new study in Biology Letters is being described as establishing that the distorted sound of rock music gets people excited because "it brings out the animal in us," in the words of one of the authors, Greg Bryant, an assistant professor of communication studies at UCLA.
Undergraduates listened to two brief musical clips (composed and
performed on synthesizer by Bryant and co-author Peter Kaye) and rated how
they found the music and whether the emotional feeling in the music was
positive (such as happy) or negative (such as fear-inducing or sad).
One of these clips, the "distortion condition," begins identically to the "control condition" but then abruptly adds the harsh "fuzzy" tone made famous by "overdriven" guitar amplifiers and fuzzboxes from Link Wray and Jimi Hendrix to Jack White. According to a press release from UCLA, the researchers "believe the effect of listening to music with distortion
is similar to hearing the cries of animals in distress, a condition
that distorts animals' voices by forcing a large amount of air rapidly
through the voice box."
"Music that shares aural characteristics with the vocalizations of distressed animals captures human attention and is uniquely arousing," said Daniel Blumstein, a third study author and chair of the UCLA Department of Ecology and Evolutionary Biology.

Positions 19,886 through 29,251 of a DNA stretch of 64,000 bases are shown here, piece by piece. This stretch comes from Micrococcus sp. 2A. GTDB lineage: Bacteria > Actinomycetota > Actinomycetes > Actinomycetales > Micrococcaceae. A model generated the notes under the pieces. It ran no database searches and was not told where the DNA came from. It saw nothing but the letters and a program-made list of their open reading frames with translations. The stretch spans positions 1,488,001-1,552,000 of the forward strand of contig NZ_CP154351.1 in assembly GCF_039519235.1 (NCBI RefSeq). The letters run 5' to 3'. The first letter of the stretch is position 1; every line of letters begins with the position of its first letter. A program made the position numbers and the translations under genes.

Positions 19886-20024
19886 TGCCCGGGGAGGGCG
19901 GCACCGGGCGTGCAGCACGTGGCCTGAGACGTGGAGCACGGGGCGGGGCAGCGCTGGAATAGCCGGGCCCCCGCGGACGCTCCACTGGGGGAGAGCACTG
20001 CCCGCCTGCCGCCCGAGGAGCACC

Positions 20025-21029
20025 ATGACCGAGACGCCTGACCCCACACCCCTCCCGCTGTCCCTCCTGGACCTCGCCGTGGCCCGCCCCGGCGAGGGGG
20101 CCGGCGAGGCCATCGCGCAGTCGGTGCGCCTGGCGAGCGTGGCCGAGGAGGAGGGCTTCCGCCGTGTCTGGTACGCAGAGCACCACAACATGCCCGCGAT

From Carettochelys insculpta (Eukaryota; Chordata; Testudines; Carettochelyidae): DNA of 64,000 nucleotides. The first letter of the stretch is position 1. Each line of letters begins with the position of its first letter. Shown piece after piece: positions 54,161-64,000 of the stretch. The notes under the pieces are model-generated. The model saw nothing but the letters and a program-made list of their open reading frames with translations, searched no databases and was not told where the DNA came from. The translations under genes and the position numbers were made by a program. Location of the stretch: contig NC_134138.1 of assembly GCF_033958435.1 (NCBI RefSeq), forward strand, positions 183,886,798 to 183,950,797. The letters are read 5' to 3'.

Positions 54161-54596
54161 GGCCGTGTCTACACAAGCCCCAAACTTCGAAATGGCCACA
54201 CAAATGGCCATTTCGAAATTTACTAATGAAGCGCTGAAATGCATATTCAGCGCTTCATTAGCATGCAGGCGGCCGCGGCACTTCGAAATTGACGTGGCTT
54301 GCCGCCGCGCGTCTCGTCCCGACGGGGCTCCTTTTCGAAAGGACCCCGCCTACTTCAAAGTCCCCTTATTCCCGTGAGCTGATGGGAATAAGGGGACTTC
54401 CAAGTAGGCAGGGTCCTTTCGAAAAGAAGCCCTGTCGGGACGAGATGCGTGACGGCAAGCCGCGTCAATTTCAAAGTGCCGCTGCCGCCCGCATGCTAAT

I haven't seen the full study, but my first question is whether we couldn't save several millions years of evolution and examine how some music shares aural characteristics with the vocalizations of distressed human infants. There are well-established links between infant health, the acoustical characteristics of infant cries, and caregivers' attention to and perception of those cries.
It appears that one of the characteristics perceived as more distressing, urgent, and arousing in a cry is its degree of dysphonation, or inharmonic vibration of the vocal folds that is experienced as noise. In acoustics, a sound is inharmonic to the degree that it contains overtones or harmonics the frequencies of which depart from whole-number multiples of the fundamental frequency, the perceived pitch. Many of the "gritty" or "dirty" timbres in contemporary music are achieved by technologically generating sound waves with high-amplitude odd harmonics.
It could be true that distorted musical tones have features in common with animal distress cries but also true--and more explanatorily relevant--that distorted musical tones have features in common with infant distress cries.
Unless you assume that marmots are more rock 'n roll than kids.